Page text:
Disruption of the Sp1 elements facilitates de novo methylation of the adjacent CpG sites [9], [10], [12], and induces epigenetic gene inactivation [12]. It is proposed that Alu elements are the methylation centres in the genome [8]. The methylation patterns of the Alu elements in the MLH1 methylated colorectal cancer cells RKO and SW48 have not been studied previously. RKO and SW48 have been found to have methylation in the MLH1 promoter region, particularly in the C region (−310 to −240, relative to the initiation codon), which causes reduced MLH1 expression [2]. In this study we also analysed methylation patterns in the MLH1 promoters, the three Alu elements and the regions between promoters and the Alu elements. Compared to the normal colorectal and gastric mucosa and peripheral blood, the Alu elements showed hypomethylation especially in Alus 2 and 3 in both RKO and SW48. Moreover, the region downstream of Alu 3 showed hypomethylation in both RKO and SW48 (Fig. 5). However, the promoters and particularly the regions between promoters and Alu elements were hypermethylated in RKO and SW48 (Fig. 5). This strongly suggests that the MLH1 promoter methylation spreads from the methylation centres within intron 1 of MLH1.

Because cultured cancer cell lines are considered to have a higher degree of methylation than primary tumours [13], we decided to analyse the primary tumours for MLH1 methylation pattern in the same regions as the cell lines. A somewhat lower degree of methylation was detected in the MLH1 promoter region in the 4 MSI positive colorectal and 3 MSI positive gastric cancers compared to the two cell lines (Fig. 5). However, hypermethylated promoters, particularly in the C regions, and the regions between promoters and Alu elements are seen in all seven cancers analysed. Some regions within and around Alu elements were obviously hypomethylated in the tumour tissues. Hence the data from the cancer tissues strongly suggest that the methylation is spreading from the Alu elements to the 5′ region of the MLH1 in MSI positive colorectal and gastric cancer tissues, as well as in the colorectal cancer cell lines. Alu hypomethylation has been identified in gastric carcinomas and melanoma cell lines [6], [14]. Another repetitive sequence, LINE-1, also showed hypomethylation in malignant gastrointestinal stromal tumours [15]. Hypomethylation may increase the malignant potential of tumours by inducing accumulation of chromosomal aberrations or methylation spreading to the promoters of tumour suppressor genes. Thus methylation of the repetitive sequences may be a useful marker for malignancy assessment.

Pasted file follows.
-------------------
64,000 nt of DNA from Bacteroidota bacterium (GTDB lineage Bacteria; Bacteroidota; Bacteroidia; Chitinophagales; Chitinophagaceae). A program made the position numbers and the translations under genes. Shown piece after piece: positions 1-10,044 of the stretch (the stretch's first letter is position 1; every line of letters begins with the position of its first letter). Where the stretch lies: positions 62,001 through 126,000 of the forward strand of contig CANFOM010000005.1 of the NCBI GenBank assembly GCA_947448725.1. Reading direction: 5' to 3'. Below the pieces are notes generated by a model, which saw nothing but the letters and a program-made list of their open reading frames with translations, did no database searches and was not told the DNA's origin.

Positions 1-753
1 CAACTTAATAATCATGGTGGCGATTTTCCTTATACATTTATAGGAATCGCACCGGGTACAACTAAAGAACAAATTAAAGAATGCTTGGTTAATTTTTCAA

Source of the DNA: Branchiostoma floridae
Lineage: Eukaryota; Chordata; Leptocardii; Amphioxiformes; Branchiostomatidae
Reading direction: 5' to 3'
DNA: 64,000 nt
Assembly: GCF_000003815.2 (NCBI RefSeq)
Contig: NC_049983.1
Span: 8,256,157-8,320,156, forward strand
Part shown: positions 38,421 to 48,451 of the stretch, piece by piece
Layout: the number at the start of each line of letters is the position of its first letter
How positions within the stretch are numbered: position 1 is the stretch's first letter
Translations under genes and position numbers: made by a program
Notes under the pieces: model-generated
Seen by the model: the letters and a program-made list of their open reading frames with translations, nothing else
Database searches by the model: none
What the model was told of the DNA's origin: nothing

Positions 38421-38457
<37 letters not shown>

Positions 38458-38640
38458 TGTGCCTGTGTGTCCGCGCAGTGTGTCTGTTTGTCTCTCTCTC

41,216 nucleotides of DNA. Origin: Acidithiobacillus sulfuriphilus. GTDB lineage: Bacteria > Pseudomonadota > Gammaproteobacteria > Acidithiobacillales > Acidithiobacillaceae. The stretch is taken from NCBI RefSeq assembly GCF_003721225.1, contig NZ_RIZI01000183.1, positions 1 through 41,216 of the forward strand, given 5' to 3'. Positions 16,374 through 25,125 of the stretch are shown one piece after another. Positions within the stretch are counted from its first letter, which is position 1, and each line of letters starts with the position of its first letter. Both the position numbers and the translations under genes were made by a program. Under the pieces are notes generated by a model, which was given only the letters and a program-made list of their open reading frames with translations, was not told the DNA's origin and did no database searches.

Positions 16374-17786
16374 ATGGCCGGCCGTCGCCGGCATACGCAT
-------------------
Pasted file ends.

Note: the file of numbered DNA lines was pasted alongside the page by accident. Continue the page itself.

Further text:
A Sp1 element was identified at −119 of the MLH1 promoter region using transcription factor search software (TFSEARCH ver.1.3). To ascertain whether there are mutations in the Sp1 element, we sequenced the entire region analysed above in the cancer cell lines and tissues. No mutations in the Sp1 element were detected, but one MSI positive colorectal and one MSI positive gastric cancer showed the A→G mutation, at the same site, IVS1 +681 bp in the MLH1 gene. This site is between the promoter and Alu elements. Our finding suggests that the region is a mutational hotspot in the pathogenesis of colorectal and gastric cancer. We speculate that the trans-acting elements binding to this site, or other sites which are between promoter and Alu elements, may be involved in the methylation spreading from the Alu elements to the promoter region. Therefore, those trans-acting elements could behave as guardians of the methylation centres, e.g. Alu elements. Further studies are needed in order to search for those trans-acting elements, which could be the therapeutic targets of cancers in the future.

Supporting Information

Table S1.

Oligonucleotide sequences of the primers for methylation analysis.

https://doi.org/10.1371/journal.pone.0025913.s001

(DOC)

Acknowledgments

We thank Anna Yates for critically reviewing the manuscript.

Author Contributions

Conceived and designed the experiments: HC. Performed the experiments: XW JF DL. Analyzed the data: XW JF HC. Contributed reagents/materials/analysis tools: XW JF SF HC. Wrote the paper: HC. Contributed to discussions and contributed suggestions for the manuscript: SF SI.